The Government Could Not Win the Case Against Gen. Flynn; Dismissal Was the Only Option (Part Two)

AP featured image
FILE – In this July 10, 2018, file photo, former President Donald Trump national security adviser Michael Flynn, right, arrives at federal courthouse in Washington, for status hearing. Prosecutors with the special counsel’s office say Flynn is not yet ready to be sentenced. The joint filing with defense lawyers Tuesday, Aug. 21, is a sign that Flynn’s cooperation with investigators is continuing.(AP Photo/Manuel Balce Ceneta, File)

This is Part Two of a two-part story analyzing the process used to coerce a guilty plea out of General Michael Flynn. (Read Part One here.)  This part examines the significance of the recent document disclosures, and why those documents would have prevented the government from proving a necessary fact at trial — it had no witnesses or evidence to show a legitimate investigation of Gen. Flynn was underway.

While trying to resist the temptation to turn this into a law school lecture on an obscure point of substantive federal criminal law, it is nevertheless important to understand the evidentiary significance of some of the documents in the Flynn case that have recently come to light.  Those documents — had they been timely disclosed to 1) Flynn’s attorneys; 2) the Court; 3) the Inspector General; or 4) Congress — would have destroyed the justification repeatedly asserted for questioning Gen. Flynn on January 24, 2017, and raised the obvious implication of there being a political motivation in the FBI and SCO’s pursuit of Gen. Flynn.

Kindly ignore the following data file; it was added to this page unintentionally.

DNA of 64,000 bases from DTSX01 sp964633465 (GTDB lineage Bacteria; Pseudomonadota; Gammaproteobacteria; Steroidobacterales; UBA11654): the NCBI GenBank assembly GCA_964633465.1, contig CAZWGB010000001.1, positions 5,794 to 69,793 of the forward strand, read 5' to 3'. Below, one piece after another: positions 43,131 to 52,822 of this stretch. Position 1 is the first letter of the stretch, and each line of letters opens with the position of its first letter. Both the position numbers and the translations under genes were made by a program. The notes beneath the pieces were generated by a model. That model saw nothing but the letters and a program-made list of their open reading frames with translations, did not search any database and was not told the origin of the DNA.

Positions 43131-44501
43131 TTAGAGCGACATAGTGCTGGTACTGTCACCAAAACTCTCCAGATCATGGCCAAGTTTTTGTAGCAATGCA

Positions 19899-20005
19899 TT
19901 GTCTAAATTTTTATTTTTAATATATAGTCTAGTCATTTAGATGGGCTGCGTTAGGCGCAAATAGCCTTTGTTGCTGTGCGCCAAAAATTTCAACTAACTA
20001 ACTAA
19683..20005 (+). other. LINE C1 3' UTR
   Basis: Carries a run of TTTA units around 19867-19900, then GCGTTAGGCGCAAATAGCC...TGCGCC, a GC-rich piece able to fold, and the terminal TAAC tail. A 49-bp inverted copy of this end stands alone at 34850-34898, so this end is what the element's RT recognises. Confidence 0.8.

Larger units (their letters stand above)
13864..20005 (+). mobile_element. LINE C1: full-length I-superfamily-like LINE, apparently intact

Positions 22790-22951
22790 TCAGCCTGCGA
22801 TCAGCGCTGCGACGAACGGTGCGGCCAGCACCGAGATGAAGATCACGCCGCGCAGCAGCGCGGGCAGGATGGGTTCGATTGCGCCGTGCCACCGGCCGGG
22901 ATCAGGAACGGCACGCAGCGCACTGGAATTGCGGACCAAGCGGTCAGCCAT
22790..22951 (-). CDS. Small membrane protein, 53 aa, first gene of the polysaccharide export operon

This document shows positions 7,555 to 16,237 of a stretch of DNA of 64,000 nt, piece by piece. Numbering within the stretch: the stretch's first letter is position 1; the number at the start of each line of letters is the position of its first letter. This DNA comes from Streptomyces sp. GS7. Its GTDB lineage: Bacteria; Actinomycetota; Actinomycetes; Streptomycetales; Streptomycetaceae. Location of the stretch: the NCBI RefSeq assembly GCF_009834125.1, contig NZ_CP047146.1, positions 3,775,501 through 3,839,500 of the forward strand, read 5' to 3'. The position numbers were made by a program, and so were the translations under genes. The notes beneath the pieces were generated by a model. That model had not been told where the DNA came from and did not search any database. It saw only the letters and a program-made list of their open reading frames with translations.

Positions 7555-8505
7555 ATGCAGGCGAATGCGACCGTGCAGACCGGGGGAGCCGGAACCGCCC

Recognizing this problem, the Department of Justice earlier today filed with the District Court a notice of its intention to seek permission to drop the prosecution of Gen. Flynn.

Before I explain the significance of the newly released documents, let me make an observation based on my 22+ years as a federal prosecutor having dealt with hundreds of federal law enforcement agents from more than a dozen different agencies.  First, some agents are excellent, while some agents are terrible.  The excellent agents generally understand their jobs and their roles, and understand that being “prosecutor” isn’t part of either.  The terrible agents tend to think they understand the entire process, and can answer questions about how to prove a case as well as the prosecutor because they gathered the “evidence” — agents who are attorneys are the worst offenders.

But prosecutors who are good trial lawyers — and not all of them are good trial lawyers — bring a different set of questions to the table when looking at prospects of success at trial in a given case, and a criminal case should always be evaluated in terms of the likelihood of success at trial.